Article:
A jury will decide next month if a former Montgomery County Public Schools bus driver charged with sexually assaulting four students in 2018 is criminally responsible for his actions.
Etienne Kabongo, 64, was charged in August 2018 with sexually assaulting a 12-year-old girl a month earlier, an act that authorities said was caught on the bus’s surveillance camera.
Kabongo was later charged with sexually assaulting three other students on the bus. Some of the students Kabongo assaulted, prosecutors have said, have special needs.
Kabongo pleaded guilty but not criminally responsible by reason of mental illness in Montgomery County Circuit Court last month. He is scheduled to have a four-day trial starting March 17 to determine whether he is criminally responsible.
During a hearing Thursday afternoon, defense attorney Jim Shalleck told Circuit Court Judge David Lease that he wanted to have a jury decide the case next month. In an interview after the hearing, Shalleck said he preferred a jury over a judge because jurors would be the “best finders of fact” in this case.
“I’ve always believed juries have common sense and follow the judges’ instructions. I have faith and confidence in juries,” he said.
Shalleck has tried to enter a not criminally responsible plea for his client since January 2019. That month a state psychiatric exam found that Kabongo was competent to stand trial.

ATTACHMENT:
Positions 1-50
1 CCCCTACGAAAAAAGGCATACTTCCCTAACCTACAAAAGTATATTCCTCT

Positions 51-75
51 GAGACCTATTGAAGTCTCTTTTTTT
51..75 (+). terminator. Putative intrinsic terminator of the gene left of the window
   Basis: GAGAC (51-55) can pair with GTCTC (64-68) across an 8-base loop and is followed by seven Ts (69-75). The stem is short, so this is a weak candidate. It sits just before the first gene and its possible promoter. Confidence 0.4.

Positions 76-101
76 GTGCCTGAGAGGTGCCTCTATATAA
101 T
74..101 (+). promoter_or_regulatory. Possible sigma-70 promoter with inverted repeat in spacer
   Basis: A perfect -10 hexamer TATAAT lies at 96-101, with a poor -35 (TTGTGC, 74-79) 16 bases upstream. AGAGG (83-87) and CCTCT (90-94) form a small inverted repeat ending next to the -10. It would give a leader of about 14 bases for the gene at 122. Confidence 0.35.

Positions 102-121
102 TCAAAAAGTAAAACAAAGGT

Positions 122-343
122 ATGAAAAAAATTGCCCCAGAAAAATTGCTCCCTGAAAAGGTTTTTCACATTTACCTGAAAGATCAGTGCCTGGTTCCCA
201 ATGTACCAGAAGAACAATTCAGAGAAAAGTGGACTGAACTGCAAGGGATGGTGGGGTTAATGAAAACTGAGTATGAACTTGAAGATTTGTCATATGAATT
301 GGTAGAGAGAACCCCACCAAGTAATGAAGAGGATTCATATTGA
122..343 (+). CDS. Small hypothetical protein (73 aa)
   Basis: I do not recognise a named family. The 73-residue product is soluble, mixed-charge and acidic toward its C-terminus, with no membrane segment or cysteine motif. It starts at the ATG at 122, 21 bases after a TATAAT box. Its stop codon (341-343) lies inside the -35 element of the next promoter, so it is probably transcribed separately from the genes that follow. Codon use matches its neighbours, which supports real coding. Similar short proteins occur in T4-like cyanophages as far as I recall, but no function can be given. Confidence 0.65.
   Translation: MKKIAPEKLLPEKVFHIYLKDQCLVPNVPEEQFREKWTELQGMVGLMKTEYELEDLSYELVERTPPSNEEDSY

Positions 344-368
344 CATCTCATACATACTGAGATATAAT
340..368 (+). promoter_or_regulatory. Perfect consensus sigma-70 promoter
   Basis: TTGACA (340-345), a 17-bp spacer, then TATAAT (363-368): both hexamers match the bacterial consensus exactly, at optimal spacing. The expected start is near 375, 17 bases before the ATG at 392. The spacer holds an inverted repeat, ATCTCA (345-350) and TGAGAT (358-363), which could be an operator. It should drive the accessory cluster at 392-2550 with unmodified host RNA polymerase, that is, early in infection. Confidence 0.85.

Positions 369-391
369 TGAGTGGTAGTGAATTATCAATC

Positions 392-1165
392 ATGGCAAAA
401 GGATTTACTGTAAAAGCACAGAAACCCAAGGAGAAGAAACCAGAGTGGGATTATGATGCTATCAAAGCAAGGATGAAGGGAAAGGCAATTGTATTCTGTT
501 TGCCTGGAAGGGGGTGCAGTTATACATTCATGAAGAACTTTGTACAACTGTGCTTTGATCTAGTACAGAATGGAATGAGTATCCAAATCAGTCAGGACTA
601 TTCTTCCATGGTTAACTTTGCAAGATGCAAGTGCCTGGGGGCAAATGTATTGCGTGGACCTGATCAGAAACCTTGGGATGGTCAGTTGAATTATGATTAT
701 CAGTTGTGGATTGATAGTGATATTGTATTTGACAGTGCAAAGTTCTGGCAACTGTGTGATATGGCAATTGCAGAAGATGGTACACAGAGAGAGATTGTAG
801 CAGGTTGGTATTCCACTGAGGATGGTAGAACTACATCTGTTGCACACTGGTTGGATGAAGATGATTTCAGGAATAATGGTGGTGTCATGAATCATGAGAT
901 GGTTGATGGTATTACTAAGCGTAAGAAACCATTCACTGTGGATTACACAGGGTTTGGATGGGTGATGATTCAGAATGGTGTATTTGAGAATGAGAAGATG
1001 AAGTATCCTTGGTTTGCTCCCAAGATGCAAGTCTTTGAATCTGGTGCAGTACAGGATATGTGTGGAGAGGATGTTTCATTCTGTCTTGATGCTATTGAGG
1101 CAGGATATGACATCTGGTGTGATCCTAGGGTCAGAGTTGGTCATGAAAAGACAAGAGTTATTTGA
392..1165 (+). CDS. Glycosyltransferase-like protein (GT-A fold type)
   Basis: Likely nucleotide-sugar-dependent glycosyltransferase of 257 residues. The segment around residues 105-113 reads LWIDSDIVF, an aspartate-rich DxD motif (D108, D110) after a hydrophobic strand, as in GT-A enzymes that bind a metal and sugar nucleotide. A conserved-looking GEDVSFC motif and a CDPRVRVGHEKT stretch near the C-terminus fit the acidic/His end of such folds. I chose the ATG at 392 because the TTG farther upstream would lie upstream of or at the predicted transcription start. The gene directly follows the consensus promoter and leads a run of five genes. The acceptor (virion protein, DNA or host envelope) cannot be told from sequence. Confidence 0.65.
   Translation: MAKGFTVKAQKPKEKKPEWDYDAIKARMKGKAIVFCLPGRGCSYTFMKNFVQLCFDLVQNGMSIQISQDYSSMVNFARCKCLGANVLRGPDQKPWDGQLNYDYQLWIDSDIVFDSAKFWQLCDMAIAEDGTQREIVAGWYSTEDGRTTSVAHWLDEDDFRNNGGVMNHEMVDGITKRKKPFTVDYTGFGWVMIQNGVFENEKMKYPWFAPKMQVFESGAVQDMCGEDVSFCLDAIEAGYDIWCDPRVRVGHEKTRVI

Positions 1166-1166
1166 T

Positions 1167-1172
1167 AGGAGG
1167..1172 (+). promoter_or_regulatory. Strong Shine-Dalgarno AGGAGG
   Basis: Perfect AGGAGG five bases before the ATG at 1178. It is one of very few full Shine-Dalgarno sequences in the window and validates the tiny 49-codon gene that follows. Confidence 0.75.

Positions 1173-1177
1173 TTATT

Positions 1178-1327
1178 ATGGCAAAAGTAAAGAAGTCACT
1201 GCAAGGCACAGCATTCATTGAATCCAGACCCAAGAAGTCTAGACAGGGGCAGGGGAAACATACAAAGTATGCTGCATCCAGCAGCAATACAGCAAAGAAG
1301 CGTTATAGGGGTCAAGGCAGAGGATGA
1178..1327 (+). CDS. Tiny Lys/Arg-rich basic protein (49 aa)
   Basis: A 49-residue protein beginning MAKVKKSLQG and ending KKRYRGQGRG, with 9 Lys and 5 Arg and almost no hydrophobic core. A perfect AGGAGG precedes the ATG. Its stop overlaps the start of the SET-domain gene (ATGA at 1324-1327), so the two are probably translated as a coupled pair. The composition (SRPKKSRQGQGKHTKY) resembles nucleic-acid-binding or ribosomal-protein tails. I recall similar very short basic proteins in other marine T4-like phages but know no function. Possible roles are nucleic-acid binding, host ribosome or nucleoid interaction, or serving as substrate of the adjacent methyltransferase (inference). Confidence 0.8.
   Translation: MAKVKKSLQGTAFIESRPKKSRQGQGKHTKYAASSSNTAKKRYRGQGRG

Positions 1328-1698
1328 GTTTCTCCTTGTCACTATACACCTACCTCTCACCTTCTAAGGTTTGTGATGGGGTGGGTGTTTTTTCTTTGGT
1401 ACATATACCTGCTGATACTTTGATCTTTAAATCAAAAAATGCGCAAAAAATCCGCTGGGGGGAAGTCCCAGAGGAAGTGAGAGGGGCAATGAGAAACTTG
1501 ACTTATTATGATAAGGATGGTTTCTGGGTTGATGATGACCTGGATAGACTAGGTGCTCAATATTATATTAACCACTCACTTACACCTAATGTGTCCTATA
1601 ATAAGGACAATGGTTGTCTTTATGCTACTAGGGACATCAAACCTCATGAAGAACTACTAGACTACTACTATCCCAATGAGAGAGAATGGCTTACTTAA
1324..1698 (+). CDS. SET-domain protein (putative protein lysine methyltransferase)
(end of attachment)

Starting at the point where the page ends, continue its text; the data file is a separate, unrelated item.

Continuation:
Shalleck tried to have Kabongo evaluated again, but failed to find a doctor.
Circuit Court Judge Robert Greenberg ruled in July that Kabongo was competent to stand trial, but said Shalleck could submit an outside evaluation of Kabongo for future consideration. The most recent evaluation, conducted by Dr. Fred Berlin, determined that Kabongo has mental illness, Shalleck said.
If the jury finds Kabongo criminally responsible next month, he could face up to 40 years in prison, Shalleck said in a previous interview.
Lease, during Thursday’s hearing, said the voir dire, or jury selection process, would likely start on March 13. He anticipated that about 35 possible jurors would be interviewed.
Assistant State’s Attorney Brian Rubinstein responded by asking for a larger jury pool because media coverage the case has received might bias many potential jurors. Lease said he would consult the jury commissioner to determine the appropriate jury pool size.
Shalleck, after the hearing, said he agreed with having a larger jury pool.
During the hearing, Shalleck said he plans to call Berlin as a witness during the trial. Rubinstein said the state’s attorney’s office would likely have eight to 10 witnesses.
Rubinstein said in court that the defense would call witnesses first in the trial because the burden of proof is on the defense to show that Kabongo is not criminally responsible through a preponderance of evidence.
Dan Schere can be reached at firstname.lastname@example.org